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Organic Living

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Seems like I hear and see a lot these days about living organically. I am puzzled as to how one would begin making this transition. I also wonder just what organic living entails. What exactly does it mean? Are we talking mostly food, or all areas of life (what we use for housecleaning, e.g.)? It is impossible to walk through a store these days and not see tons of items labeled Organically Grown. I am not so inclined to simply buy it because it says it - how do we know it is honest labeling and not a company cashing in on the latest trend?


I guess I would just appreciate those of you who live organically to give me some tips or guidance here, or whatever you would like to share.:) I googled this topic and there were waaaay to many choices to muddle through.:tongue_smilie:


Thank you!

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I think the definitation of Organic Living can be defined differently by people.


For me, it means living life to take care of the Earth, as well as ourselves. Using products in our life that are not harmful to us or our world. Composting, buying from local farmers, conserving natural resources, etc


Cleaning supplies are one. If you use the normal household cleaners, they often emit toxic fumes, which are harmful to you and to the atmosphere. They have pollutants that are harmful to the environment as well as you. So to use materials that are more natural based, that are not harmful if they were to be washed down the sink, or poured into the dirt.


As far as labels in the store, for a product to be labeled "Organic" they do have to meet certain strict standards put out by the USDA. It is not a free word that anyone can use. A company must pay alot of $$ to go through the certification process to become "Organic". For the most part, it is a word that should can be trusted as far as product labels. It is the word "natural" that should make you leery. There are not standards on that word, no guidelines and anyone can put that on their product and it does not mean squat. BUT keep in mind, you must read the product labels to determine. Often, small local businesses can not afford to go through the organic certification process, but they DO run their business up to organic standards..but because they are not officially certified they can not use the word organic, but will use Natural.....in this case, it would be fine to use if you have read the label and trust the company.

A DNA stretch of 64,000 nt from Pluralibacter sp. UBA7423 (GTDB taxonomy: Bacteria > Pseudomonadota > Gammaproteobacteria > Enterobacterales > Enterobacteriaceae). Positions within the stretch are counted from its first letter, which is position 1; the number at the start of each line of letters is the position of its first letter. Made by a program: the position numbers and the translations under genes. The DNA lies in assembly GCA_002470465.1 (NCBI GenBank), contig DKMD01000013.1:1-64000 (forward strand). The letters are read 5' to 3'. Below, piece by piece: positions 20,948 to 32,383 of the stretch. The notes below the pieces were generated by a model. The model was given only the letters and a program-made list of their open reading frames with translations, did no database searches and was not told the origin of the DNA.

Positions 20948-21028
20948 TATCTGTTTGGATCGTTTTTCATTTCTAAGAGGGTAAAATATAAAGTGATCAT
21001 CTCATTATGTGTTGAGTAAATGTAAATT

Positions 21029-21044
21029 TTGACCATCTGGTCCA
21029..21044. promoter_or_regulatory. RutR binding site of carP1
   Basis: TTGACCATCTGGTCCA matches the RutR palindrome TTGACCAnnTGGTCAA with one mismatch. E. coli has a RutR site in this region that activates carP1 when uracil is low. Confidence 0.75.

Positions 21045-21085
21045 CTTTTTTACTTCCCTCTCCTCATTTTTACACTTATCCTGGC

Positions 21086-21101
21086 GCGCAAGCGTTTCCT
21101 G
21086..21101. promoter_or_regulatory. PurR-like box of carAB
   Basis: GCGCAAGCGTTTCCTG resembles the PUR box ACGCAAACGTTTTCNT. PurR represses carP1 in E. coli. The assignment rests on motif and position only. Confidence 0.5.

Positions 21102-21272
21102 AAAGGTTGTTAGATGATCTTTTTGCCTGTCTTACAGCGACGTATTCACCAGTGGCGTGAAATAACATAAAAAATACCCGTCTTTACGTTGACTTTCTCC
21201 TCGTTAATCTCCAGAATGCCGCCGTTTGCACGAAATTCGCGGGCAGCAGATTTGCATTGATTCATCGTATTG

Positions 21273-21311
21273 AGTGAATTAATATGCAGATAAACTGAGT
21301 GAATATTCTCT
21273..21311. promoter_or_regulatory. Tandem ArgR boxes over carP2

If my area, organic living is also alot about "living local" as they say around here. It means eating food that is locally grown, that is in season. Buying from local farmers. Of course you can't do that for everything but you can do it for much. Eating food that is in season is something that is important. Most of us do not realize that most fruits and vegetables are not supposed to be available year round. They have seasons when they are ripe. But because of modern food practices, one being false food harveting (ie factory farming) and two, the fact that food can be trucked/shipped all over the world, we have the availability of fruits and vegetables all year long. It is one reason why canning was so vital back in the old days. Because you could not GET that food any other time of year, and it was not shipped in from Chile, etc. If you didn't get it locally, you didn't have it. Occasionally you might get a special treat if someone was able to bring something back from another area, but that was not the norm.


Organic living can also mean avoiding processed foods, those pre-packaged foods that have a shelf life of forever. That food can survive forever because it is mostly fake chemicals, and very little real food from mother nature.


So of my thoughts...

Edited by Samiam
omg, horribly types and grammar as I re-read but too tired to fix it!
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You do it slowly, as your budget allows. tackle one thing at a time. Start with how you clean because it's the easiest and cheapest. Then go on to how you eat. then how you store the food. You chew the elephant one bite at a time.


:iagree: The way I live organically is to use as few chemicals as possible: in my home, in my food, and in my garden. I buy local grass-fed beef (1/4 cow once a year covers my family of 4). I shop the Farmer's Markets if it's not growing in my garden. I compost.


For health reasons for myself and DS, my diet is incredibly restricted (no gluten, no dairy, no colorings, no artificial preservatives). It would seem difficult, but it has actually changed our lifestyle so significantly that I don't think I would go back to eating chemically processed food even if I could.


Now, I'm not as organic as my aunt, who lives in a house completely off the grid, grows all her own food, and drives a Prius. Or my dad, who grows his own earthworms for his garden. But I know I'm more organic than a lot of people, and I don't buy packages that say Organic in bright yellow boxes, because I don't have the option of buying food in boxes anymore. :tongue_smilie: